The incident that led British students and doctors of Sudanese origin to join the Islamic State of Iraq and al-Sham (ISIS) in Syria created waves of surprise, indignation and condemnation among British and Sudanese media. The fate of the British doctors and students in addition to an American, a Canadian and two Sudanese citizens are still unknown. At this time, we have to support the bereaved families in these difficult circumstances.
This incident raised many hard questions to the Sudanese migrants (diaspora) in Europe, USA and Canada. The key question is what are the reasons that led this young group to extreme radicalisation? Whereas the implicit question is why families send their sons and daughters from UK, USA and Canada to study at Sudan universities?
The obvious answer to the implicit question is that families are keen for their children to connect with their values and roots. However, this answer is not completely honest, because establishing true values begins at home and children can be linked to their roots early in life through visits during school holidays. However, there is a group of the Sudanese community still lives outside the framework of analytical thought and rational logic, and did not understand that their children grew up in an environment altogether different from their own. In addition, this group pushes their children to become doctors and dentists, and are willing to employ devious means to achieve that.
For example, students who fail to enter British medical and dental colleges, and those with only GCSE grades are readily accepted at Sudan universities because their parents are able to pay the tuition fees in foreign currencies. Such students with huge disposable cash and foreign passports are targets to Islamic jihadist groups on one hand, and criminal gangs on the other.
Many British students who graduate from Sudan universities pay high price for future medical and professional careers, especially when they choose to practice in the UK. This is due to firstly, lack of recognitions of their degrees by the European medical boards; secondly, shrinking opportunities of training in medical and dental hospitals; thirdly, competition with doctors from Eastern Europe and the Commonwealth; and finally, the recent policy of the UK government that adopted self-sufficiency from home universities.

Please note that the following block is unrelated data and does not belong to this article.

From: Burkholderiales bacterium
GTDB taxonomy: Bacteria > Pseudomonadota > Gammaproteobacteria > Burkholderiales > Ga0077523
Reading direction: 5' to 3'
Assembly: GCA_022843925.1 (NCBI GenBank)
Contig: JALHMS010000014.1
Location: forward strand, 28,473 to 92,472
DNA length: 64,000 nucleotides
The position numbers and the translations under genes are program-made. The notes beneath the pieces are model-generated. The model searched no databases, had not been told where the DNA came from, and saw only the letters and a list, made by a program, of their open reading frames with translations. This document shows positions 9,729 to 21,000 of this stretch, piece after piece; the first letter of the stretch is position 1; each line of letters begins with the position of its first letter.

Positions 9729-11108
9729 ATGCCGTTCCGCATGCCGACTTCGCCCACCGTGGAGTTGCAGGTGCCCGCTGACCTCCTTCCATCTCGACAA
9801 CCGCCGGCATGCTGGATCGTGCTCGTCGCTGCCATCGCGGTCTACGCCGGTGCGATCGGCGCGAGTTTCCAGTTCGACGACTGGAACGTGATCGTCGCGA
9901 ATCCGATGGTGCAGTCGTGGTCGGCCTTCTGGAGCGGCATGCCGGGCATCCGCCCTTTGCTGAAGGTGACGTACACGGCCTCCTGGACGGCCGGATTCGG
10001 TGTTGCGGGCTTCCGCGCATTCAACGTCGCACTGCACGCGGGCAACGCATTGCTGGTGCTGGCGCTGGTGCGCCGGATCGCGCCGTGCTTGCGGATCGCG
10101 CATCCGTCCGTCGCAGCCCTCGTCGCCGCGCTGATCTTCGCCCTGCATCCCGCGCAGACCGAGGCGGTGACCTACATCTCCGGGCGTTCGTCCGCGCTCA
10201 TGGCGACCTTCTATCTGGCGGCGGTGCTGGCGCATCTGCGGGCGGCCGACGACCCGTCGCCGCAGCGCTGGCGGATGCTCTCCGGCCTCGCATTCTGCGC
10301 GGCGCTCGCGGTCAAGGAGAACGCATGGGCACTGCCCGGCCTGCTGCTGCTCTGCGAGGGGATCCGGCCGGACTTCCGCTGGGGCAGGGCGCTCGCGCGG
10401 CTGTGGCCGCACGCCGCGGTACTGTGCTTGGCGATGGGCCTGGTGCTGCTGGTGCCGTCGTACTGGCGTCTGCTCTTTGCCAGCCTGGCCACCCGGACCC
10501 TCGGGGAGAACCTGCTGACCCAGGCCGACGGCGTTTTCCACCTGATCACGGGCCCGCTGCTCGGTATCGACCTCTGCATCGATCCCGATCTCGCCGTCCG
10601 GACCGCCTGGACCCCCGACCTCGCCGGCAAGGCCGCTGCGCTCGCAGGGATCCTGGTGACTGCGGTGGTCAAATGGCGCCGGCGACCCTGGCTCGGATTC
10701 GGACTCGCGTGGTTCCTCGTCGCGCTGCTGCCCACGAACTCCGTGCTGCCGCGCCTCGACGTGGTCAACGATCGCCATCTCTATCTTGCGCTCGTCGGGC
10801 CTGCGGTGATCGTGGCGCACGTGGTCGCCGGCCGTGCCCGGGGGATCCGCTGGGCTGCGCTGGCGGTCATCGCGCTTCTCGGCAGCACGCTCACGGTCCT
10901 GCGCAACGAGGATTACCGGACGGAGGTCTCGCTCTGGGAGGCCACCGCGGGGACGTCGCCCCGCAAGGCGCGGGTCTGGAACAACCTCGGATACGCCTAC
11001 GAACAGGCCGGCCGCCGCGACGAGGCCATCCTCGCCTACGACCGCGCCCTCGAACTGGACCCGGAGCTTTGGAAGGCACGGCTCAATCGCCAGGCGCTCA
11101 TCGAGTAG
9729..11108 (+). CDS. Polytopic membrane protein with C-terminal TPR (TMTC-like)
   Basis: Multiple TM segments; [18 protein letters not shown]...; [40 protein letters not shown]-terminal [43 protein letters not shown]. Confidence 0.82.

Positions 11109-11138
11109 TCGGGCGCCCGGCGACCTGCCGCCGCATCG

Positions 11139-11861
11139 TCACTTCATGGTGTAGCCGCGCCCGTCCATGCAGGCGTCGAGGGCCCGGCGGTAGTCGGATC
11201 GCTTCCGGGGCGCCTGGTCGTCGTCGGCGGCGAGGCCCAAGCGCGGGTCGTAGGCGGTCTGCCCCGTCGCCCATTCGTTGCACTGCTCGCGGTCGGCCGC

At my work at The Royal London School of Medicine and Dentistry, I have witnessed the suffering of Sudan graduates and their remorse for heeding their parents’ wishes. This analysis is not against the desire of families to guide their children to select a profession but rather it criticizes the means used to achieve such goals. One cannot comprehend why educated parents choose Sudan universities over British ones. When they know that UK students can sit for A-level examinations many times to achieve the necessary grades, or they can study medicine or dentistry after BSc, MSc and PhD.
Sudanese migrants/diaspora in Europe, USA and Canada had never realised that they will live for decades in these countries and might not return back to Sudan as they always imagined. They did not formulate any vision to teach moderate Islam to the second, or the third generation. Many diaspora never changed their naïve Sudanese ways of thinking and did not utilize the available resources in these countries to build coherent communities. In addition, they lack a unified curriculum for teaching Arabic Language and Islamic Studies. That is why children are often sent to schools and mosques run by extremists Muslims from Arab, African and Asian countries and financially supported by Salafist groups. This may be one of the reasons that the Sudanese community in UK is implicated as a recruitment base for extremists such as ISIS.
It is highly urgent to come up with practical answers to the hard questions facing the diaspora and to devise road maps to prevent and stop this deadliest migration to ISIS. This will require both family and community efforts. At the family level, parents should carefully select Arabic Schools and mosques and monitor any signs of change in behaviour. Behavioural changes such as keeping a distance from family and friends, and the tendency to use extremist views and language. At community level, we have to exploit all available resources to acquire and set up schools, mosques, and work hard to satisfy the spiritual needs of our children and young people on moderate Islam.
Dr Ahmed Hashim